Phillip II as “Elijah”
To make his role as a substitute for Phillip (“Issachar”) more obvious, the Herodian Elijah was given the Greek name of Phillip, the same as his elder half-brother. However, in the Gospels, the child born to play the part of Elijah is curiously to be called by the Jewish name of John. The name John/Jochan is a variant of Joktan and also Joiachin. All of these names relate to the Hebrew Johanan, “favored by God,” an epithet of Osiris who was murdered on account of his great favor and widespread fame. The form Joiachin is especially interesting in that it was also the name of a pillar of Solomon. The matching pillar in the temple of Solomon was called Boaz. Together these names memorialized that Solomon had not descended from Joshua/Reu but from Eliezer/Joktan.
In the Egyptian Middle Kingdom, the scarlet thread of kingship did in fact pass through an Osiris figure. In the Biblical Exodus account, the eldest son of Middle Kingdom Moses is called Eliezer. He was killed (as the “Osiris”) shortly after the Exodus. The mantle of kingly succession then passed to Gershom (as the “Horus”), who is also called Joshua and Elimelech. However, when the two royal sons of Joshua died without producing heirs, the birthright was reclaimed by Boaz of Eliezer’s line. In the Book of Genesis, Middle Kingdom Moses (Au-ibre Hor/Hammurabi) is called Eber, “refugee.” Joshua (Abi-eshuuh/Salitis) is called Reu, “friend.” And Eliezer (Smenkhare/Samsu-iluna), “God of Ezer/Issachar,” is called Joktan, “diminished (i.e., beheaded).” Also in Genesis, Boaz (Ammiditana/Yakub-her) is called Serug, “twisted” (i.e., grafted), and he follows his adoptive father Reu in the succession.
By insisting that Phillip II be known by the contemporary Jewish name of “John,” Antipater ensured that this son of his would have at least a fighting chance to found a lasting royal dynasty, and even if the prince was himself made to suffer a gruesome death. The name John also linked him with the renowned Hasmonean king Jannes (Jonathan) Alexander and his father John Hyrcanus. It further suggested that John the Baptist was considered to be a replacement for Alexander son of the Hasmonean Mariamne, who had been executed primarily due to the instigation of Antipater. It was yet another posthumous blow inflicted on his vanquished sibling rival.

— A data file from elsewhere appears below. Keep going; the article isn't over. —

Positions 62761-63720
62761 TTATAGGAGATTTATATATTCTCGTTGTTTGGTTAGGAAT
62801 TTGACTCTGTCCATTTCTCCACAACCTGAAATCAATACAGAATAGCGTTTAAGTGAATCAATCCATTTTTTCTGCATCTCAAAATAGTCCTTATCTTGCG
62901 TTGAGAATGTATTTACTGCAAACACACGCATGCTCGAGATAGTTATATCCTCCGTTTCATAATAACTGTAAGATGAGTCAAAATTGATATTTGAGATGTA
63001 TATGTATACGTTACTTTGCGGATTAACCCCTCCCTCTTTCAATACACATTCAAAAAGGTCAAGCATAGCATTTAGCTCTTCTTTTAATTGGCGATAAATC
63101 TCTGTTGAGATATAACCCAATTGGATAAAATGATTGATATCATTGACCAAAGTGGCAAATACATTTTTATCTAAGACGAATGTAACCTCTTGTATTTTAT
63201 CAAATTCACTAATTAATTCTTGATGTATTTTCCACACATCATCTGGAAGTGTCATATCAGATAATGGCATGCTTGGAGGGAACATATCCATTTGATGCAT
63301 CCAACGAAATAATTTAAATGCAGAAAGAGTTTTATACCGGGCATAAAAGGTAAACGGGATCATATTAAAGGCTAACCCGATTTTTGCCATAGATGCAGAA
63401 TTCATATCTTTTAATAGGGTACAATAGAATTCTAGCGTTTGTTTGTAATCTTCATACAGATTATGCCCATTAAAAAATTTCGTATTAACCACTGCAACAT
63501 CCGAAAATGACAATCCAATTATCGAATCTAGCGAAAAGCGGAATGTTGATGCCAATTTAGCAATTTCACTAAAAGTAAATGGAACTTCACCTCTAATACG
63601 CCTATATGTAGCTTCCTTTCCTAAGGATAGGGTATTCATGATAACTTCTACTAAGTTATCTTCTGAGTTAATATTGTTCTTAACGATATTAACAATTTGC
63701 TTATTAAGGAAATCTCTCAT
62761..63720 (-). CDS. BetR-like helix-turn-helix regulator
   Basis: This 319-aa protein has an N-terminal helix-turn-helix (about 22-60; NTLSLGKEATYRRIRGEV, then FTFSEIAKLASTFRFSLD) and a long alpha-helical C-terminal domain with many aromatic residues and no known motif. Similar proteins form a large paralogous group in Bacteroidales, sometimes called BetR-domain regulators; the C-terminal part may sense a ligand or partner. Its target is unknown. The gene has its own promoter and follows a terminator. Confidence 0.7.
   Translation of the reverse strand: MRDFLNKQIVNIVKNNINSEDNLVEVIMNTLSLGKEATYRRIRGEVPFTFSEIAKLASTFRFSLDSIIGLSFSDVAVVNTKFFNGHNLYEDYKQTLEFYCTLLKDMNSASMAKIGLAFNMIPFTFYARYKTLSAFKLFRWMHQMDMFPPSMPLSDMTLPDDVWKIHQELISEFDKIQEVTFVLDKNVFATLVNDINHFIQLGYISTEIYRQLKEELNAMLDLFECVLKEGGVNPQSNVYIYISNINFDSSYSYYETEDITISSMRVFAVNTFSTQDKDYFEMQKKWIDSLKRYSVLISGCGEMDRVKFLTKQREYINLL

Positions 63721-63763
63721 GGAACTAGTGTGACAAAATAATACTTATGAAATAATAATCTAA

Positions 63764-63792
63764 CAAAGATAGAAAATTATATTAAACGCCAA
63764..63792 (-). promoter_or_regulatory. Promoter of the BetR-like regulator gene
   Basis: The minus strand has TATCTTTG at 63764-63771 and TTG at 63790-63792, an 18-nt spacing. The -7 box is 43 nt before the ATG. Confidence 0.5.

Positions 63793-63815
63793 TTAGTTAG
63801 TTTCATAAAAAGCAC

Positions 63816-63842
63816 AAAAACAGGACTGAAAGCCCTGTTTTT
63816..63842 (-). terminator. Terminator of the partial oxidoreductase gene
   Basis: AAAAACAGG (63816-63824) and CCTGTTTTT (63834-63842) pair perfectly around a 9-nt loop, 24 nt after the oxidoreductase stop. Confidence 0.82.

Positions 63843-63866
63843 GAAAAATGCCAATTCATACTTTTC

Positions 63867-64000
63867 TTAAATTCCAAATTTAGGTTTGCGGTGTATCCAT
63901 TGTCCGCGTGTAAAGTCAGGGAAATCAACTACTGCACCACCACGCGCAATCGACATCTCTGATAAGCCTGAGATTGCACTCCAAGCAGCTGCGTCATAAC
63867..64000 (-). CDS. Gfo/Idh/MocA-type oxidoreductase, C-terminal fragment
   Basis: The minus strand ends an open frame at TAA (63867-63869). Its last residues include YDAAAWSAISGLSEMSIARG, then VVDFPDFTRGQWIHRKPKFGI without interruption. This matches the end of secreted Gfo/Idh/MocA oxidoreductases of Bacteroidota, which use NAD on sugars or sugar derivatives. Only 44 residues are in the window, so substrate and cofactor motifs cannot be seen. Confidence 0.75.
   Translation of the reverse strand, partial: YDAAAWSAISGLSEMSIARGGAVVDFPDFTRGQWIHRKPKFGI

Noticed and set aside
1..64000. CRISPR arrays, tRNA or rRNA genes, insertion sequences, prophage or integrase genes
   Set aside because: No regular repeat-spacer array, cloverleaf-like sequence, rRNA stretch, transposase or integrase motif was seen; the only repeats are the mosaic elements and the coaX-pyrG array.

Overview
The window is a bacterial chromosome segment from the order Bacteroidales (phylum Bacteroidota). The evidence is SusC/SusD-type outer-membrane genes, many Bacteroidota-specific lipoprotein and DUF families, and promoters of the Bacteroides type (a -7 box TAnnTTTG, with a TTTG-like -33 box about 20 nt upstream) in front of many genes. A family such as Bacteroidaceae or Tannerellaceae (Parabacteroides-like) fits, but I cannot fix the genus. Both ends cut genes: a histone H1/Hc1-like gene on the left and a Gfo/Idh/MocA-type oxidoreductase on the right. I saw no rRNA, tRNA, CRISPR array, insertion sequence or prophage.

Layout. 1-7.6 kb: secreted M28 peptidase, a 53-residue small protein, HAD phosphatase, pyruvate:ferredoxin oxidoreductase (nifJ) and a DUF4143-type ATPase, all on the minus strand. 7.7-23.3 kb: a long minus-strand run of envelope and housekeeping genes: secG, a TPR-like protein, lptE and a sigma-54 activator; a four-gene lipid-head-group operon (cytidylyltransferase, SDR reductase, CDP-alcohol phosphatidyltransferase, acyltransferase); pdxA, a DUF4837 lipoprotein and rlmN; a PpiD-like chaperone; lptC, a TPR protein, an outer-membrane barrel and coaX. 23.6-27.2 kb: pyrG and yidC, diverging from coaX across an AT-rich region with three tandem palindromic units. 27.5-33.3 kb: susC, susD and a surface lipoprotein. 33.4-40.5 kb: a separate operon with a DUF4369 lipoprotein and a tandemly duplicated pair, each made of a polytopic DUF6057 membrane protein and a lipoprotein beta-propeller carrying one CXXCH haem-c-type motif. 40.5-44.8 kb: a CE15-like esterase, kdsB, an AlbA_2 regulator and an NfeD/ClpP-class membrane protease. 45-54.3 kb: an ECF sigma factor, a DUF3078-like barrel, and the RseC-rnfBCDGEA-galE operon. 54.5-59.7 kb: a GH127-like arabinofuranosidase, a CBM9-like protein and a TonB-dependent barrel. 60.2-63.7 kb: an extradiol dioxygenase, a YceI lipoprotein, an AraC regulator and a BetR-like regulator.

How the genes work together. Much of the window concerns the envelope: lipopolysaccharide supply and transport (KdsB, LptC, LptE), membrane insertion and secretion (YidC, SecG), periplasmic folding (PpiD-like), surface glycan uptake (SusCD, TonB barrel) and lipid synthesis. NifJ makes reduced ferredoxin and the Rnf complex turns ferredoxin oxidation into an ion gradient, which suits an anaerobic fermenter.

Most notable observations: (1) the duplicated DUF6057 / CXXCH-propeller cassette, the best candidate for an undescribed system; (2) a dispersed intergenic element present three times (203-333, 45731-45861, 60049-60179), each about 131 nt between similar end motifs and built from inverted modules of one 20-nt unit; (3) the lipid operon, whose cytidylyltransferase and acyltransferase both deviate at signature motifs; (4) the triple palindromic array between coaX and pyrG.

The elder prince Phillip, whose mother Mariamne II/Cleopatra (“Elizabeth”) of Jerusalem was of the priestly line of Aaron, was being groomed for the office of High Priest at the Jerusalem temple rebuilt by his father Herod. (Elizabeth is a New Testament form of Elisheba, the name of Aaron’s wife.) In fact, he would have received mentoring by the current High Priest, Simon son of Boethus, his own grandfather. The father of John is described in the Gospel of Luke as an old priest of the order of Abijah and named Zecharias, a Greek form of Zechariah/Issachar. (Inclusion of the name Abijah was probably also deliberate and significant as this was the kingly epithet of Elijah.) This old man also had the duty of entering the naos, that is, the “Holy of Holies,” of the Jerusalem temple.
Traditionally, the High Priest alone entered the Holy of Holies in the temple and only once a year. At the time Phillip II (John) was conceived, Phillip I was reportedly in Rome. Therefore, the priest of Luke’s account was likely not Phillip but his grandfather Simon, who may have had no sons through his actual priestly wife. He did have one or more daughters. His daughter Mariamne II, although barren for a long time due to the impotence of her husband Herod the Great, was not strictly speaking childless either. She was the mother of Phillip I. Certainly it can be said that the old priest and his daughter Mariamne II (Elizabeth) were together childless! And it would have been the elderly Simon who was dumbstruck over the “holy birth” arranged by Herod the Great to give him a second grandson by the same name and through the same daughter Mariamne II. The first Phillip would have been no less amazed. Although still a teenager, he was expected to claim the younger Phillip (John) sired by Antipater as his own son in order to fulfill the earlier precedent of Issachar gaining an heir by his own mother.
© Charles N. Pope, US Library of Congress. All rights reserved.